Bringing over 40 years of playing and coaching experience to Saint Joseph’s tennis is first-year head coach Ian Crookenden. A two-time national collegiate champion, Crookenden was appointed director of men's and women's tennis on Hawk Hill this past August.
Serving as head men's tennis coach and indoor tennis club director at Wake Forest University for 12 seasons, Crookenden began his coaching career in 1984. Playing in the competitive Atlantic Coast Conference, Crookenden posted a 160-180 record and helped nine players earn All-ACC honors from 1984 to 1996. In just his third season, Crookenden coached Christian Dallwitz and Marco Lucioni to No. 4 and No. 6 ACC Singles Flight titles – just the fifth and sixth Demon Deacon players to have done so at that point.
In 1988, Crookenden earned another first in Wake Forest program history as he coached the doubles pair of Dallwitz and Mark Greenan to All-American honors. After guiding the pair to the ACC No. 1 Doubles Flight title, Crookenden lent his experience to the duo as they surprised the field and advanced to the semifinals of the NCAA Doubles Championships.
Adding to his stellar coaching streak, Crookenden’s ability to recruit on an international level shined in 1990 as Frenchman Gilles Ameline became the first Demon Deacon to compete in the NCAA Singles Championships and earn All-American honors.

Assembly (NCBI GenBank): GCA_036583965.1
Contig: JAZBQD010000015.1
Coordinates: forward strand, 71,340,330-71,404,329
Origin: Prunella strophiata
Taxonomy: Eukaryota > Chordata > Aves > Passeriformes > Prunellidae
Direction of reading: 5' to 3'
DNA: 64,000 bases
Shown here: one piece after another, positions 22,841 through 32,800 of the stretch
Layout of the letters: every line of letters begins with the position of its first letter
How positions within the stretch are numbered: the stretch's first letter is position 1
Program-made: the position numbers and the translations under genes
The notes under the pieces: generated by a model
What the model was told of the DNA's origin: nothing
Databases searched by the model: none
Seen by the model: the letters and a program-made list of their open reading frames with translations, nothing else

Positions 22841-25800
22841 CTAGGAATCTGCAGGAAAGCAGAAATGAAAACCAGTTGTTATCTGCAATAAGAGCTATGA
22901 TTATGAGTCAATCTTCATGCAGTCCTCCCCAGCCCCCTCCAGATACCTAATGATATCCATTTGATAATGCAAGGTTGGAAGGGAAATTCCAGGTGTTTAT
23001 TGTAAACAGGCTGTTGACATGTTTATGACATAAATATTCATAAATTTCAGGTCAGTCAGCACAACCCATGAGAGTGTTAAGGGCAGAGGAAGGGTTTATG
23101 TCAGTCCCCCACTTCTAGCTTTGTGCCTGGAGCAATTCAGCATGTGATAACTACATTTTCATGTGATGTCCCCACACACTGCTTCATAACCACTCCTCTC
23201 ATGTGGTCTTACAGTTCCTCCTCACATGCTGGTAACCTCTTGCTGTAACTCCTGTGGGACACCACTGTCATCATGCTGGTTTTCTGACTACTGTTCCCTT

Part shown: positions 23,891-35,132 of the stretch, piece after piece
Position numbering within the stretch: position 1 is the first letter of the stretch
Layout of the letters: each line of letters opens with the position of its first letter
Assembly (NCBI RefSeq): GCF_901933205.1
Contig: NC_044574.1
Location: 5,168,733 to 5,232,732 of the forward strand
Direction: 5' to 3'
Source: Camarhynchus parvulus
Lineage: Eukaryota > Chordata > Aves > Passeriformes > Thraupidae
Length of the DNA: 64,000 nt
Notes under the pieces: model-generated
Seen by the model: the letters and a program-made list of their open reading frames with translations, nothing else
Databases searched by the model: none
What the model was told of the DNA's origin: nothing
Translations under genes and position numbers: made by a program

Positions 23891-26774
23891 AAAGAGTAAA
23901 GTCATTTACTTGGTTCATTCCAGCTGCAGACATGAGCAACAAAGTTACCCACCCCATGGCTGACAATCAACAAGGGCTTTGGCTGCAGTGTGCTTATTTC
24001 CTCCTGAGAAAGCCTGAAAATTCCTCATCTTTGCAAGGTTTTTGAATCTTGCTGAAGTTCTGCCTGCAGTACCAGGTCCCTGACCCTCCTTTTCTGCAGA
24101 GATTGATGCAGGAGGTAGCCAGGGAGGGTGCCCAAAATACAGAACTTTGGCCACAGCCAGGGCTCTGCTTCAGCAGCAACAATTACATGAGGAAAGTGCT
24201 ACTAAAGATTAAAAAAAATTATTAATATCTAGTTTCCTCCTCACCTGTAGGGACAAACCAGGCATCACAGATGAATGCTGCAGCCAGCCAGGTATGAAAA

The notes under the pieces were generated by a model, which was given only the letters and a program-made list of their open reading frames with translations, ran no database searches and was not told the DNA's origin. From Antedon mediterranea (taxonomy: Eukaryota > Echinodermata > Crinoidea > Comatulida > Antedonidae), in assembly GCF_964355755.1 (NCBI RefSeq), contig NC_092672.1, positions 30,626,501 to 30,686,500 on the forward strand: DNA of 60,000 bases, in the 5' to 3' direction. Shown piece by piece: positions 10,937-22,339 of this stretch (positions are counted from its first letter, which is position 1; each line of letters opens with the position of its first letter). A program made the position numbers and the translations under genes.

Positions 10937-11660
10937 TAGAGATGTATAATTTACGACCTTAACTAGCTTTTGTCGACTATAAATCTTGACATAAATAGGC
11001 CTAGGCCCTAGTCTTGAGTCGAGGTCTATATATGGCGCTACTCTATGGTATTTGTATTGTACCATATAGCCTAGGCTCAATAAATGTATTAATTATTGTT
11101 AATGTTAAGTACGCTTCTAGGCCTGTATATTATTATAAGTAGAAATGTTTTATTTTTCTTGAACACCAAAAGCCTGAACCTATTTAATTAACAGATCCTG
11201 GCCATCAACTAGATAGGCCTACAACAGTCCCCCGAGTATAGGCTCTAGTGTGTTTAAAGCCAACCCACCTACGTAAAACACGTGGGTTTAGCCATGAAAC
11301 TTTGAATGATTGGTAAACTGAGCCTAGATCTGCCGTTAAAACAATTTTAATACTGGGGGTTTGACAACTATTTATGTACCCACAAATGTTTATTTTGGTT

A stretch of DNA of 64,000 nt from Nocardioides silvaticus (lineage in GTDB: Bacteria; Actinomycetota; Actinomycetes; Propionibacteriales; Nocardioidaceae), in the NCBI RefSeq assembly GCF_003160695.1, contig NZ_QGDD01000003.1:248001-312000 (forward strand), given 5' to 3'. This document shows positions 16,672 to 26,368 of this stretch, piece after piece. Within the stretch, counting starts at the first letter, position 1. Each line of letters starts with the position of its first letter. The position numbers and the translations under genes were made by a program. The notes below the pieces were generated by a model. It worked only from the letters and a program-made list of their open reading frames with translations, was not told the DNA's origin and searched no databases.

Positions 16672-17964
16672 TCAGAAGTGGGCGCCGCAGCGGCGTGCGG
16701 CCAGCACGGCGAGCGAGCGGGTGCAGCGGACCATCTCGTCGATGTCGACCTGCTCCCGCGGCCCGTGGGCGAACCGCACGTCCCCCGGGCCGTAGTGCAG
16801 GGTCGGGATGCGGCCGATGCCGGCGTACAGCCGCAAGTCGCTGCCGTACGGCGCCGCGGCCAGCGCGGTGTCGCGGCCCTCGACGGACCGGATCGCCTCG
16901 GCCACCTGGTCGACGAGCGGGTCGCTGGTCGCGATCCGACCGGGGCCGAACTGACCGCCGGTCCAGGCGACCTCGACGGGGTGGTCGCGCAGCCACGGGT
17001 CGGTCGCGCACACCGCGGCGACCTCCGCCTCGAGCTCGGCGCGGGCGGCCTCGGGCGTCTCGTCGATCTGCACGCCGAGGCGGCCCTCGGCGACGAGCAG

One of the top players in the illustrious history of UCLA tennis, Crookenden was a standout from 1965-67, helping the Bruins to the NCAA title in 1965 and second place in 1966 and 1967.
As a rookie, Crookenden made a major impact with his new team, helping UCLA to an 11-0 overall record and the national championship. Teaming with the legendary Arthur Ashe, the pair claimed the fifth NCAA doubles title in program history.
The following season, Crookenden became just the second player in UCLA history to claim two NCAA doubles titles. Teaming with Charlie Pasarell, the duo earned the sixth national doubles title for the Bruins. Serving as captain in 1967, Crookenden earned his third straight All-American accolade, leading UCLA to a 12-2 mark and a runner-up finish at the NCAA Championships.
Following his collegiate career, the New Zealand native excelled as a professional player, competing at the sport’s highest levels: Wimbledon, the US Open and the French Open. Crookenden was also selected to New Zealand’s Davis Cup team five times.
Stepping away from the collegiate game follOwing the 1996 season, Crookenden took over as director of tennis at the Philadelphia Cricket Club in 1997 and remained there until this past August. While there, he ran both the boys’ and girls’ International Junior Grass Court Championships.
An active member of the United States Tennis Association and the United States Professional Tennis Association, Crookenden was recognized for his collegiate accomplishments in 1997 as he was inducted into the Intercollegiate Tennis Hall of Fame. A contributing author of two guides published by the USPTA, he currently resides in Blue Bell, Pa. with his wife Dianne.